Writers: Ed Brubaker and Greg Rucka
Artists: Michael Lark (p), Stefano Gaudiano (i)
Publisher: D.C. Comics
With the Joker in custody, we see the Gotham City Police begin their mad race to locate the bomb that the Joker claims he's hidden somewhere in the city. However, the Joker isn't quite willing to divulge the location of his present, and it's only the quick thinking of one of the detectives that allows them to put the pieces together, and learn why the Joker turned himself in. However, the Joker isn't one to sit on his hands when one of his plans goes wrong.
The Joker is always good for a highly charged affair as unlike many villains the character has managed to pull off many of his plans successfully before he's brought to justice, and this is a fairly rare quality to find in a villain as most time writers shy away from having the damsel tied to the train tracks actually get run down by the train as it tends to make the hero look bad. However the Joker is one of those rare villains who is popular enough with the fans that they would feel somewhat cheated if the writers didn't have him do some damage before he was taken down, and as a result the Joker brings with him a underlying sense that something bad is going to happen. Now personally I found it a bit silly that they spent the issue treating the Joker like a regular suspect, but I will concede that the writing did manage to nicely capture the madness of the character during the interrogation scenes, and the sense of frustration that follows when it becomes obvious to them that the Joker is playing them for fools. The Joker's plan is also rather clever in the way he accomplished it in stages so that his even his capture by the police was a vital element in getting his potential victims into position. The scene where the Joker breaks free in the police station also does a nice job detailing how dangerous the character is.
Michael Lark continues to be a godsend for this title as his photo-realistic style does a very effective job of selling the idea that these characters live and operate in a decidedly less fantastic world, where the only super-powered elements are the terrifying attacks made by the villains, and the equally unsettling appearances by Batman. This issue also does a pretty fair job of conveying the Joker as a sadistic killer as when he turns on his attacker the Joker is a truly frightening figure, and when he goes on his shooting spree one can't help but feel everyone in the room will be dead by his hand. The sense of frustration on the faces of the detectives is also nicely presented, as is the sense of urgency when the detectives are closing in on the location of the Joker's surprise. There's also some solid little details like the fog of car exhaust hovering above the traffic, or the set of keys that are dangling from the belt of the Joker's attacker, which neatly ties into the scene where we see the Joker didn't bother to completely take off his handcuffs before rushing out for his shooting spree.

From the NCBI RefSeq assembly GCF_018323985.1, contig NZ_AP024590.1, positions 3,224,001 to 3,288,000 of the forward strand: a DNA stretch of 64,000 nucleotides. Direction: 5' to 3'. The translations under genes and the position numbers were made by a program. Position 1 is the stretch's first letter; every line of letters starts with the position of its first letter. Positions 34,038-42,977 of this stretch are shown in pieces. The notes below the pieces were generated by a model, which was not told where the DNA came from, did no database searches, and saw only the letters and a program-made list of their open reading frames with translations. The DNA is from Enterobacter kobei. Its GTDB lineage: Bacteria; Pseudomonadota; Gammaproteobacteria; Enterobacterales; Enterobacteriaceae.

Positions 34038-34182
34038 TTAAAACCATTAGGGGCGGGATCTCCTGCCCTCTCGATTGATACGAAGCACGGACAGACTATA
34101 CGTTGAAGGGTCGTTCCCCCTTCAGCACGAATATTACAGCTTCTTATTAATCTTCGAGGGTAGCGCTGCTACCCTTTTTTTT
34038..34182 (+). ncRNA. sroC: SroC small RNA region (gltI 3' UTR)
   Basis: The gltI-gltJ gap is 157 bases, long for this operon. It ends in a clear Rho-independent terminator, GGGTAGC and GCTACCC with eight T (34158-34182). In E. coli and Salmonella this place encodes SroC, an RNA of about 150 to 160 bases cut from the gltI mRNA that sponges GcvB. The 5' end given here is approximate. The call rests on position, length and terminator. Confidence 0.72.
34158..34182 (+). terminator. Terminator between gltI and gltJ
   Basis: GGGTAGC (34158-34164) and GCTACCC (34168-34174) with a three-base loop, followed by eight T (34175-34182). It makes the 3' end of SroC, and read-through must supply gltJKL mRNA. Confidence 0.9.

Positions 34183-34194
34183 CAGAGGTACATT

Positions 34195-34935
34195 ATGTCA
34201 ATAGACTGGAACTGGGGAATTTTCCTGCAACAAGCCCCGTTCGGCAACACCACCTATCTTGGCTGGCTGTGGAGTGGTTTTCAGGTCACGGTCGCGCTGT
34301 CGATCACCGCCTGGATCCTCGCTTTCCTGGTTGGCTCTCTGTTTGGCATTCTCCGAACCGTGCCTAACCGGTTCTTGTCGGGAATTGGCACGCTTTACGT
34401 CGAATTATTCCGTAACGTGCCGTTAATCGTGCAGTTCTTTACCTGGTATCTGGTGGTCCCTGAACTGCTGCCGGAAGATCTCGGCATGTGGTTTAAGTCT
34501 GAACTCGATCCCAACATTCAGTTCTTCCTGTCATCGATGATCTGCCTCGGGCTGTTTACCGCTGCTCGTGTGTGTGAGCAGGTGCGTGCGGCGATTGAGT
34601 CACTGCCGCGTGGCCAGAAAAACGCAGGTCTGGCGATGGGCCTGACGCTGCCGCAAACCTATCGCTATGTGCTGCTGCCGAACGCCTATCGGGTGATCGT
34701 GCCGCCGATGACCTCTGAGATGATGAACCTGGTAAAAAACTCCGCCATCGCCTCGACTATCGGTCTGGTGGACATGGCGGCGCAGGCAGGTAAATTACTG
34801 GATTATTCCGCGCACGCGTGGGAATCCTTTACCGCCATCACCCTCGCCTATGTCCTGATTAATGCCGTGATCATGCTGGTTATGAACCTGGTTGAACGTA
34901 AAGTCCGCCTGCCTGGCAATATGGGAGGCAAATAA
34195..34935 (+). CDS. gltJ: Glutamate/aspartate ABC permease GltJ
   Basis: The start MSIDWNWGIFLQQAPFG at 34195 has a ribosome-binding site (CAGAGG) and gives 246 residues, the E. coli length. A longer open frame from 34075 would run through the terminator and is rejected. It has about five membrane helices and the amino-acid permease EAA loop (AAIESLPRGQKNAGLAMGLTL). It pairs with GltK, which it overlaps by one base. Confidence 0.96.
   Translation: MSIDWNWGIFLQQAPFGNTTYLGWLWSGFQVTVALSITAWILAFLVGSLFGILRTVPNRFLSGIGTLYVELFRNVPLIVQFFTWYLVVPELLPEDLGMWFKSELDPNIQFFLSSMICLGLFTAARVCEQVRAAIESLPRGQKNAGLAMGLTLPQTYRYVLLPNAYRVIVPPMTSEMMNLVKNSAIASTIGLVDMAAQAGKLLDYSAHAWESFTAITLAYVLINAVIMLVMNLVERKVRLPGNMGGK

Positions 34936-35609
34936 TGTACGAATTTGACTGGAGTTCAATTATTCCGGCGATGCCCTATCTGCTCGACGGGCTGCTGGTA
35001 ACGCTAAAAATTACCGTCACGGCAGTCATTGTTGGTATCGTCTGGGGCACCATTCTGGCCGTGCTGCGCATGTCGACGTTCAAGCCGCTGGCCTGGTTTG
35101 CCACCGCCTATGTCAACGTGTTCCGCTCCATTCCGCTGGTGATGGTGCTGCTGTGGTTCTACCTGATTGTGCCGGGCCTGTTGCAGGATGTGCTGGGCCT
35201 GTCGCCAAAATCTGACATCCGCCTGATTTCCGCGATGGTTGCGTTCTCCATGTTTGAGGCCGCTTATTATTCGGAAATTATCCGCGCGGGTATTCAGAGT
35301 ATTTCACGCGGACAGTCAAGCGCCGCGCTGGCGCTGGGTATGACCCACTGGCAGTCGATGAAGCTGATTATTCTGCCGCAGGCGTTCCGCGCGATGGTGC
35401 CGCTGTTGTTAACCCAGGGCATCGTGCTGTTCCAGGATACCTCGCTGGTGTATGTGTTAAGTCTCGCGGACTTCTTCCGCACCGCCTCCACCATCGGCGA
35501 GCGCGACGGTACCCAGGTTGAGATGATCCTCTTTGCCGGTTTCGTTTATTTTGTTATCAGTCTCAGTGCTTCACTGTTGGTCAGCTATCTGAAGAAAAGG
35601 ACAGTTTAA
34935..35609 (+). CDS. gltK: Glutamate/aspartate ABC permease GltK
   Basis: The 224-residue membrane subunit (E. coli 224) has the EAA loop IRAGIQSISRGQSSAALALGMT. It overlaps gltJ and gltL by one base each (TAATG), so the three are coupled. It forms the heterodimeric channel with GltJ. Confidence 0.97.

I found it extremely odd that the Joker wasn't in chains that render him immobile when they had him in the interrogation room as while there's probably some rule regarding keeping a suspect in their handcuffs and leg irons when they're in the middle of a police station, I seriously doubt any lawyer is going to argue that his civil liberties had been violated, or that the GCPD wasn't fully justified in treating the Joker like a mad dog. The way it was in this issue one would almost think that the Joker was a run-of-the-mill thug they pulled in off the street, and not the most prolific serial killer the city had ever seen. I mean when they were transporting Hannibal Lecter in the "Silence of the Lambs" his elaborate get-up left little doubt that people were actively terrified of this man, and I feel this same approach should be used with the Joker. Now I guess a case could be made that a straitjacket and chains might make the Joker less inclined to talk, but they didn't seriously expect to get any useful information out of him, so why even make the pretense of treating him like a normal suspect. This in turn makes the GCPD look like royal chumps when the Joker savagely beats one of the cast members to death, and then proceeds to go on a shooting spree in the middle of the station with a gun he took off this officer.
Jingle Bells, Batman Smells:
One of my biggest problems with this book has been that it always has Batman rushing in to save the day when things are looking a bit rough for our detectives, and while there's a scene in this issue where this looks to be the case, the scene does take a somewhat unexpected twist when we see that after the explosion Batman didn't protect the detective from the explosion. Now this may not seem like a big deal and it may annoy some Batman fans who believe the character should never be allow to fail, but frankly I rather like the fact that there are times when the detectives aren't going to be saved by Batman when the going gets rough. This issue also nicely plays up the idea that the Joker is someone that our cast isn't prepared to deal with, and while I felt they were shown to be far too relaxed when it came to viewing Joker as a threat even while in custody, the sequence where he breaks free does a wonderful job selling the idea of how quickly the character can become a truly terrifying figure.
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